Had this system never failed, we may have never seen one of the most successful systems of all time, the Sony Playstation. There is a long story to go along with this system, but I'll shorten it. Sony and Nintendo came to an agreement for Sony to produce a CD-Rom add on for the SNES. After a disagreement on whether or not Sony should get publishing profits, Nintendo broke the deal and went to Phillips. Phillips and Nintendo deal, but the add- on never came out of it, and Phillips got to produce a few Mario and Legend of Zelda games. Sony then went on to make its own console, the Playstation.

Taito WoWoW (1992)
The WoWoW was supposed to be a CD based 16-bit console with  capabilities comparable to the Genesis. It was only seen at the 1992 at the Tokyo Game Expo. The amazing thing about this was that it was supposed to be able to recieve games through a satellite antenna, similar to a TV. However, it only made it as far as test marketing before the plug was pulled.

Bandai HET
Shown at E3 1993. It was supposed to be a portable, laptop style console that could play NES games, but Nintendo pulled the plug before its release.

Sega Neptune (1994)
The Sega Neptune was a proposed Genesis and 32X combo that was supposed to keep Sega fans satisfied until the Saturn came out in '95. Unfortunately it never happened, but there is supposedly warehouses full of unsold units.

Atari Jaguar Duo (1995)
The Jaguar Duo was an Atari Jaguar and CD combined into one console. It was extremely hyped, but by the time it was released the Jaguar was already dead. There are hundreds of test units as well as boxed units that were never released somewhere.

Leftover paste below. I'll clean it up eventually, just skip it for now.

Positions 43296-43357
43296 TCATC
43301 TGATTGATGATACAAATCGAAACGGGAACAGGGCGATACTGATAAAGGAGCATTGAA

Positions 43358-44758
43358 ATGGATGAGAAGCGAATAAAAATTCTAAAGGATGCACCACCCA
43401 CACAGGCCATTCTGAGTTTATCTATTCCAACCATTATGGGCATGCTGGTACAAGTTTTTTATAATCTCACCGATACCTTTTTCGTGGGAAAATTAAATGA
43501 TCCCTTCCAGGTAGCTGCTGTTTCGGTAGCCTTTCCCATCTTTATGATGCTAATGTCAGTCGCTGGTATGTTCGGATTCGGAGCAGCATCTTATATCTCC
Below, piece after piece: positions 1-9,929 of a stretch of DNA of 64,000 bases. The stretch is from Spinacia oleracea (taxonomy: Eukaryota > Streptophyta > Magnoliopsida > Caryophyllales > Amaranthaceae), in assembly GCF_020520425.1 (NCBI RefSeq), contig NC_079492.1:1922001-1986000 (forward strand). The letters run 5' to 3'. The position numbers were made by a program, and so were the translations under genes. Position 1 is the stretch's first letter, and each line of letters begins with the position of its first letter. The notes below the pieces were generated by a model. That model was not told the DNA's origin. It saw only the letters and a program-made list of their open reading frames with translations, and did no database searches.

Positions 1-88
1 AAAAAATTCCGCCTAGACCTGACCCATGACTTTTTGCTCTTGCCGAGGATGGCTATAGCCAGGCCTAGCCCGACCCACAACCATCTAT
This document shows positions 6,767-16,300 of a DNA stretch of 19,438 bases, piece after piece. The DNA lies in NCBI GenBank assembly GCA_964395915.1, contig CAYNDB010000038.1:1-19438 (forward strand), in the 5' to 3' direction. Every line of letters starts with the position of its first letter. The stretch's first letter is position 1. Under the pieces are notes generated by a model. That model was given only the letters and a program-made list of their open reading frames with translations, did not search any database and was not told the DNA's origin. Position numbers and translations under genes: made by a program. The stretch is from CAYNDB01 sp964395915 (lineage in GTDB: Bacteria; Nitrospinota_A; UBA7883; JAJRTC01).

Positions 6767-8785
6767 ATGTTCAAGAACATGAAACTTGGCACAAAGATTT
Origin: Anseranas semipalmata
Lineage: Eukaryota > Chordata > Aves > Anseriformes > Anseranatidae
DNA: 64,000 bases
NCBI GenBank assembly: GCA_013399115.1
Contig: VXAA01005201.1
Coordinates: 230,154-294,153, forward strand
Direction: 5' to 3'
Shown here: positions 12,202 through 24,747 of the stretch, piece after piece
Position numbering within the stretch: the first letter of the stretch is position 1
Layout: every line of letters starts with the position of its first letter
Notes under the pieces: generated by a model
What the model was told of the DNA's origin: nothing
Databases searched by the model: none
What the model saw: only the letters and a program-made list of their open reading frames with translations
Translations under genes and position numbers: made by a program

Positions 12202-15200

Sega Blackbelt (1997)
The Sega Blackbelt was supposed to be Sega's fourth generation console. Not much is known about it other than it was scrapped in favor of the Dreamcast.

Panasonic M2 (1998)
This was supposed to be an upgrade to the solid 3DO console, to make it able to compete with the Playstation. It was supposed to be released as both a standalone console, and a possible add on to 3DO machines. The console was instead sold Matsushita, who decided not to release it. However, a few arcade games and some computer hardware was based off of the M2's inner workings.

Red Jade (2001)
The Red Jade was supposed to be a super-handheld, able to perform PDA functions, had wireless connectivity, DVix movies, graphics similar to PS1, and software would be downloaded from secure servers. However, prior to release Ericsson had to cut 22,000 jobs, and a long with it, the Red Jade.

Indrema L600
Indrema attempted to enter the console race with this. It was a NUON based that ran Linux. It was supposed to be an opensource console, meaning games could have been produced by anyone and everyone. The console was killed because of Sony's dominance, and a low supply of money for the project.

Infinium Labs Phantom (2004) 
The Phantom would have been truly revolutionary. All games would have been downloaded, and the console would have come with a library of various games already loaded on. There was supposed to be an automatically managed 80 GB hard drive, any games that were not played would be automatically deleted, but could be re-downloaded at any time free of cost. It will forever go down as one of the greatest systems to never be, although you probably could find a working unit somewhere.

Gamepark XGP (2006)
This was supposed to be a sequel to a solid handheld called the Gamepark 32. The Gamepark XGP came in three models, the original, mini and kids. Each would have different specs, size, and price. The handheld looked nice, but in March of 2007 Gamepark declared bankruptcy. There are most likely working, boxed models that will never be released to the public.


Arcane said...

Great article! I remember a bunch of those in EGM

Anonymous said...

Atari Jaguar was a 32bit console. Common mistake since Atari flat out lied and said it was a 64bit console.

Anonymous said...

it was 64 bit just with 32 bit parts that added up to 64 bit

Dannyson97 said...

The Only heard of Atari panther, Panasonic M2,The nintendo disc dive.
Also Sony was working on the console before nintendo came to them.

Post a Comment